LAKE PLACID — It looks like, after the Winter Games wrap up, Sochi and Lake Placid will be linked as Olympic sister cities.
The proclamation with Sochi has to be reviewed first by the Russian authorities, Lake Placid Mayor Craig Randall explained.
”As part of the Russian Federation, the proclamation requires approval from Russia’s Ministry of Foreign Affairs.”
Toward that end, Sochi Mayor Anatoly N. Pakhomov requested a draft copy.
“Taking into consideration the time they need for approval, Sochi’s mayor asked if they could sign the agreement after the Olympics have ended,” Randall said.
The Sister City agreement connects global communities, allowing them to share experiences as Olympic tourism destinations, Randall said.
Lake Placid has similar agreements with most Winter Olympic cities, except for Sarajevo and Nagano.
Ceremonial agreements were signed most recently with Vancouver, Torino in Italy and with Salt Lake City.
But the proclamation with Sochi requires approval from Russia’s Ministry of Foreign Affairs.
“At this point, Jim McKenna, who manages this activity for us (through the Regional Office of Sustainable Tourism), and I will most likely continue our quest after the Games,” Randall said.
Lake Placid’s mayor is not excessively concerned with safety for the local athletes, their family members and supporters at the games.
Olympic Winter Games were held here in 1980, not long after Israeli athletes were attacked and killed at the 1972 Summer Games in Munich.
“The Munich games is really where all this got started,” Randall said. “In recent Olympic games, summer or winter, security measures, the safety of our athletes, supporting personnel and family members have become a primary focus.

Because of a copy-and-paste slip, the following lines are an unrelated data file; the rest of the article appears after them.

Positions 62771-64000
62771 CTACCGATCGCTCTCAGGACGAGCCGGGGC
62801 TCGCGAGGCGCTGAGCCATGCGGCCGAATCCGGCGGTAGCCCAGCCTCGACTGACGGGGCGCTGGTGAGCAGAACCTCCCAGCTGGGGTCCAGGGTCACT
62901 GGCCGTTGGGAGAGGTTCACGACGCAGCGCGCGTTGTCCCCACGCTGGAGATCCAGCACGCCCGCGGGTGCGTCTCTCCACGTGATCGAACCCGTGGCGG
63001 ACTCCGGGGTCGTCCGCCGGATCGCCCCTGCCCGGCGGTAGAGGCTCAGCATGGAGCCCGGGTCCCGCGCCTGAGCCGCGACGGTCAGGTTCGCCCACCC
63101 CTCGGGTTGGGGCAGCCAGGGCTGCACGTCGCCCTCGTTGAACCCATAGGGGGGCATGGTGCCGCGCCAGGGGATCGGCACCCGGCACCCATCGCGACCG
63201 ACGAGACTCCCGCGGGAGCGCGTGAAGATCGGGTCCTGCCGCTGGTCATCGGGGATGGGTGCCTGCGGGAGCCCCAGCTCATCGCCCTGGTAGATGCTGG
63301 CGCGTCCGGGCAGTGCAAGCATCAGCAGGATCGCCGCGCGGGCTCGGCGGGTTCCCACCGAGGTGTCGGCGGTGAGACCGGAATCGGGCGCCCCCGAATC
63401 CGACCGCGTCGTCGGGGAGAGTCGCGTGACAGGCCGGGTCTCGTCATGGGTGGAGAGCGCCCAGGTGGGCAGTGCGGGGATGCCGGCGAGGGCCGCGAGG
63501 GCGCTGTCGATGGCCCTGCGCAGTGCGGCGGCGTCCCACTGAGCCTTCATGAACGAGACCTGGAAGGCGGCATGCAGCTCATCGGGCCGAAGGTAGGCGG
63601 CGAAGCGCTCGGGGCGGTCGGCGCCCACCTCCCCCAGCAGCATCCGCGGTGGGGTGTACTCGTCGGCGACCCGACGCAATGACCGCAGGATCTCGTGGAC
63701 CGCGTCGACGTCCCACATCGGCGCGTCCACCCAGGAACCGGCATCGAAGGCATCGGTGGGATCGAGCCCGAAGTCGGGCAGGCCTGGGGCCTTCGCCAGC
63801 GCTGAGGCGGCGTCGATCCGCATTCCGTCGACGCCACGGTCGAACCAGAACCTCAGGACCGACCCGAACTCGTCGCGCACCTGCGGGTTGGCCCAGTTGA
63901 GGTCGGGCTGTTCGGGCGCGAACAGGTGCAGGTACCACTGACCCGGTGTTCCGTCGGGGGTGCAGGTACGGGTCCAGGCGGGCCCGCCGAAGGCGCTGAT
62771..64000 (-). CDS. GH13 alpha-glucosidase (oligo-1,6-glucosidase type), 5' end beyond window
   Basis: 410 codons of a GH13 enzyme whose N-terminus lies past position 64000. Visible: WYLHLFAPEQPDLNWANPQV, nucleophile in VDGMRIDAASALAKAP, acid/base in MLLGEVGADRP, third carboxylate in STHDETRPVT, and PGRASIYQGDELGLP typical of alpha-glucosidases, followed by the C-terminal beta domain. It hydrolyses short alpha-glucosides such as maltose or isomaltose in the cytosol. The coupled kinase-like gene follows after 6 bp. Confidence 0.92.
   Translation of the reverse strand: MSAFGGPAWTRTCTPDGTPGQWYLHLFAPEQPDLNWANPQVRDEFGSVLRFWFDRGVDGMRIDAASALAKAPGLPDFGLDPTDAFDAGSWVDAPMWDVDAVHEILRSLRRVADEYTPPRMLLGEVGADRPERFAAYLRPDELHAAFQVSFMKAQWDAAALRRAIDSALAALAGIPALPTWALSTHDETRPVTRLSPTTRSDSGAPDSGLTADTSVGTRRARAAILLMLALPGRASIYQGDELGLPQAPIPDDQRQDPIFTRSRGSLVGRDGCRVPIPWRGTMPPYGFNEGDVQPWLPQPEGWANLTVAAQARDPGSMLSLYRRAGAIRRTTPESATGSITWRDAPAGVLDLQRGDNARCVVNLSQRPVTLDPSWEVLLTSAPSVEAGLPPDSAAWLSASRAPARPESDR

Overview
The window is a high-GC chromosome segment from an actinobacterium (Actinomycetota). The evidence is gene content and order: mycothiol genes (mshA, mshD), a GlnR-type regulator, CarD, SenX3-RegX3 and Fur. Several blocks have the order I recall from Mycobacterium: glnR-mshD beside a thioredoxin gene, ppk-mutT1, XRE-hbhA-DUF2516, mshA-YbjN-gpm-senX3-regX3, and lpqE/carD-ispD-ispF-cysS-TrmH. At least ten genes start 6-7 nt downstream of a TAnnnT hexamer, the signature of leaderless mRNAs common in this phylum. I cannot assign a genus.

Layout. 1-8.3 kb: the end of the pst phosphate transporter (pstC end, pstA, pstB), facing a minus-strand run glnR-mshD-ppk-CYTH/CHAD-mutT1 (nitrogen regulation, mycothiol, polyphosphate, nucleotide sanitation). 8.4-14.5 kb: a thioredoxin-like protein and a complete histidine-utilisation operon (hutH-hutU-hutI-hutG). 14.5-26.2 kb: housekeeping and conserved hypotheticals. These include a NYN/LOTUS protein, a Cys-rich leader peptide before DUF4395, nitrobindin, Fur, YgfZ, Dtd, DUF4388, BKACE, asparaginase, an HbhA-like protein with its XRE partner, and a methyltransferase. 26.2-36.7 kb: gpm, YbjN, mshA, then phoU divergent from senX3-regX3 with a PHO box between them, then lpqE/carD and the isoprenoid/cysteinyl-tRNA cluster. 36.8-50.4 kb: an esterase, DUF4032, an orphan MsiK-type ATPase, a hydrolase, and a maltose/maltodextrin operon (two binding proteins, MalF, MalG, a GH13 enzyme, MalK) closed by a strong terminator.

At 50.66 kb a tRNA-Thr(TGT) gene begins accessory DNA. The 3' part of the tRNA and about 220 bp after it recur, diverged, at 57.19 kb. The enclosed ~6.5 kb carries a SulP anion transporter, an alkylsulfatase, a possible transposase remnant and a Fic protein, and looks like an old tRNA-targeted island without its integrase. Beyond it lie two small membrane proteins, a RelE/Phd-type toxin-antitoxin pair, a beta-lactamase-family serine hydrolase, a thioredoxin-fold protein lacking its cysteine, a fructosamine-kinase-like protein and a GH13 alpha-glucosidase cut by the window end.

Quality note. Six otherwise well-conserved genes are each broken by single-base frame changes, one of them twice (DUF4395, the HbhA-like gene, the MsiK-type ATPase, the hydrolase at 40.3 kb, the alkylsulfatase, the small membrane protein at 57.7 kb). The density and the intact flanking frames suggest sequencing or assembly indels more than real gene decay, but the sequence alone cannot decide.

”This is just one of those sentinel activities where, not only is the entire world watching, but people are also looking for ways to disturb it and get the attention.
“I think the best advice I can offer is to be safe, be aware, pay attention — just like you would traveling in any unfamiliar or new foreign city.
”Don’t put yourselves in situations where there is likely to be an issue.”
The same good measure of vigilance, really, he said, is part of any international travel activity.
“We are focused on our U.S. athletes, but anybody coming from any country is facing the same exposure.”
The U.S. Department of State has advised American athletes not to wear their team uniforms in regions beyond a safety zone established around Olympic venues.
“We’re aware they (U.S. authorities) are moving resources, like ships and other military evacuation equipment, into the region. And to the athletes, it has been suggested that they not present themselves as prominent targets,” Randall said.
“In truth, I have high confidence in the Olympic organizing community’s ability to protect people.”
Saranac Lake Mayor Clyde Rabideau also has confidence in safety measures in place for competitors participating in these games.
“You can’t live in fear,” he said.
“I would like to hope that the true Olympic spirit of the world — being one big family — will prevail in this sports event. I can envision everyone dancing together at the closing ceremonies.”
There are 230 U.S. athletes in the Olympic delegation, which is the largest contingent ever to compete. There will be some 10,000 Americans attending the games in Russia.
Neither Randall nor McKenna are attending the Olympic Winter Games, as they have in the past.
“We have many local area athletes participating in the Olympics, I would have very much enjoyed being with them in Sochi,” Randall said.
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